After being denied access to her partner of nine years as she lay on her deathbed, Charlene Strong turned her full attention toward advocating for LGBTQ equality. Strong, the co-producer of the film about her story, titled For My Wife, spoke on campus Sunday following a screening of her film.
Strong’s partner, Kate Fleming, died in Seattle in 2006 after being trapped in her basement following a flash flood. Strong said that by the time she was allowed in the hospital room to see Fleming, she had a mere 30 seconds to say goodbye. “It was a horror story,” she said.
Because Washington State did not recognize domestic partnerships at the time, Strong needed permission from Fleming’s next of kin to be admitted. “I asked if I could go in the ambulance and they said no,” Strong said. “Then, I was not let into the ER. I thought, ‘this is the second time I’ve been told I’m no one, despite my nine-year-long relationship with Kate.”
“I realized I had no rights, and I was scared,” Strong continued. “My dignity was stripped from me that night. We were each other’s wives. We spent nearly 10 years of our lives together.”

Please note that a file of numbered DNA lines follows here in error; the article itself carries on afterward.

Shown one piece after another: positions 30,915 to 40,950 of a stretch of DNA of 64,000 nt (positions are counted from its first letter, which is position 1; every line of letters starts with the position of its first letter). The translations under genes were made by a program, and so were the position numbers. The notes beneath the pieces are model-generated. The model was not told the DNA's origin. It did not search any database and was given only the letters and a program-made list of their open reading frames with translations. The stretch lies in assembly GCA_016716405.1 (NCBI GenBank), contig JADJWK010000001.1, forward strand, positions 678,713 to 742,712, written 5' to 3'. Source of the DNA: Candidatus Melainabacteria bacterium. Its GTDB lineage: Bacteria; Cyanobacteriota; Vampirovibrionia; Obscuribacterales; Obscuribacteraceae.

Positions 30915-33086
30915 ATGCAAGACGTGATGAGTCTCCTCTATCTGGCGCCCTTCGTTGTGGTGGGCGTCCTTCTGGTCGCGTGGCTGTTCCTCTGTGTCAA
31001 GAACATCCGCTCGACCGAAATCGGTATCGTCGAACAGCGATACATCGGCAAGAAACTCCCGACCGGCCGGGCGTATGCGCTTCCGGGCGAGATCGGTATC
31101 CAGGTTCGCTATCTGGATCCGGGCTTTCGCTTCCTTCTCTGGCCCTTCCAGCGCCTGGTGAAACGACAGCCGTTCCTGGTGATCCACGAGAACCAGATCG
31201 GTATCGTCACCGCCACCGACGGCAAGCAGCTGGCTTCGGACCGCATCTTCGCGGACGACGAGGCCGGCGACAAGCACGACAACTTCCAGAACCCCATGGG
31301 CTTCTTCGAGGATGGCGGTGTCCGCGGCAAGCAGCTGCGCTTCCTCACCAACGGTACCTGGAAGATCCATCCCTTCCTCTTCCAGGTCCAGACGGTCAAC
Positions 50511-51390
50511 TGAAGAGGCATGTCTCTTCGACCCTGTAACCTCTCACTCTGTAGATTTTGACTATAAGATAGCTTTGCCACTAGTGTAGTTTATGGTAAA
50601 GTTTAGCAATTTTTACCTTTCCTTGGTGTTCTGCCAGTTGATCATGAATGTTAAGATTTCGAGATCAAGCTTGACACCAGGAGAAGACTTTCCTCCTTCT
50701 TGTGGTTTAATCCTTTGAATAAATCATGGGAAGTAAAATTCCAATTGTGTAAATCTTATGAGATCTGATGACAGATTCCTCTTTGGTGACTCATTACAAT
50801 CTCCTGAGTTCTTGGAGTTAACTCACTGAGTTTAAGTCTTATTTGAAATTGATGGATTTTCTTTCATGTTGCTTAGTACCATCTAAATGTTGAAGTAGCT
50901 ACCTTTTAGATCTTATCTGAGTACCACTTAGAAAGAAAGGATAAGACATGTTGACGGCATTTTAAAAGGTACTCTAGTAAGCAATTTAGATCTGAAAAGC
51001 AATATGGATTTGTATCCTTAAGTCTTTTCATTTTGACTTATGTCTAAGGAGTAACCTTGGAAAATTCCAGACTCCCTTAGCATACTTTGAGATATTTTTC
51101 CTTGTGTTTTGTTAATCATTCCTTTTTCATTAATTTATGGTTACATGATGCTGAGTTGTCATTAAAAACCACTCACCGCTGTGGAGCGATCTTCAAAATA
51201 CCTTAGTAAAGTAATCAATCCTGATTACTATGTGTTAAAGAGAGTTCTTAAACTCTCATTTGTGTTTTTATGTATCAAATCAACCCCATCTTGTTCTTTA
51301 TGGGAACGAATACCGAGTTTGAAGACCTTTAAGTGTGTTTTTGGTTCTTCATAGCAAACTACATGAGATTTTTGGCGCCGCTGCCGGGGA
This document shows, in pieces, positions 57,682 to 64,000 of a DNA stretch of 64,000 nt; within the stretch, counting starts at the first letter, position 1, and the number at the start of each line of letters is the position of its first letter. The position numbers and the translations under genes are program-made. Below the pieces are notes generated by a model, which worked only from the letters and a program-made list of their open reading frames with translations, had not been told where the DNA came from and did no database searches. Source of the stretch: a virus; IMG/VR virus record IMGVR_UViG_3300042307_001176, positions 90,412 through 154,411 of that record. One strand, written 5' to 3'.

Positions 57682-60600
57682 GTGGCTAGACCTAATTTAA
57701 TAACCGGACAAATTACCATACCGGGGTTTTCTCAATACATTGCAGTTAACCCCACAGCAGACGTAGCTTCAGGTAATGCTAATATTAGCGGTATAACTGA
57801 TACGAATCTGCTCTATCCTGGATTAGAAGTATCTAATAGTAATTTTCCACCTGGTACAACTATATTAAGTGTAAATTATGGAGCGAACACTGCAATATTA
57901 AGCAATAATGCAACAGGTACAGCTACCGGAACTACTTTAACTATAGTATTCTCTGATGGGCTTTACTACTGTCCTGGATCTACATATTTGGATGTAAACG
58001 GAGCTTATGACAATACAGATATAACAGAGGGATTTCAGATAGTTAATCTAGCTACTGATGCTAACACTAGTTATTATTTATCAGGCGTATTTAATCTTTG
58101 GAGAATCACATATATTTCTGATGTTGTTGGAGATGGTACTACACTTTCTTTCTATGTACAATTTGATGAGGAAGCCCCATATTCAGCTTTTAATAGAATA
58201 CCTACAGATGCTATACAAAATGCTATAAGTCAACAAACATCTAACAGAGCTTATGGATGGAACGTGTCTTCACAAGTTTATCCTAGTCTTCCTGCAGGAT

Strong is now widely recognized in America as a gay rights advocate who works toward marriage equality and legal protections for gay and lesbian couples. “I want to have legal rights recognized by the state,” she said. “For some reason, the majority is allowed to vote on the minority’s rights. It’s not about sexuality. It has everything to do with dignity and grace.”
After losing her wife, Strong supported a bill before the Washington State Senate that created a statewide registry of domestic partnerships. Her work was celebrated at the GLAAD (Gay and Lesbian Alliance Against Defamation) Media Awards and she currently sits on the Washington State Human Rights Commission. “I truly feel blessed,” she said. “It’s about what I can do to transform people’s misconceptions.”
Strong ended her speech on a positive note, saying she is happily remarried and became a parent 11 weeks ago. However, “we have a long way to go,” she said. “I had to adopt my baby girl. Heterosexual couples with fertility issues don’t have to do the same.”
The discrimination Strong faced prompted her to think, “How can I positively affect compassion, dignity, and grace in your life? Imagine if we all thought this way,” she said.
To her opponents who speak out against the “homosexual agenda,” Strong said, “You can’t fix me. I’m not broken.”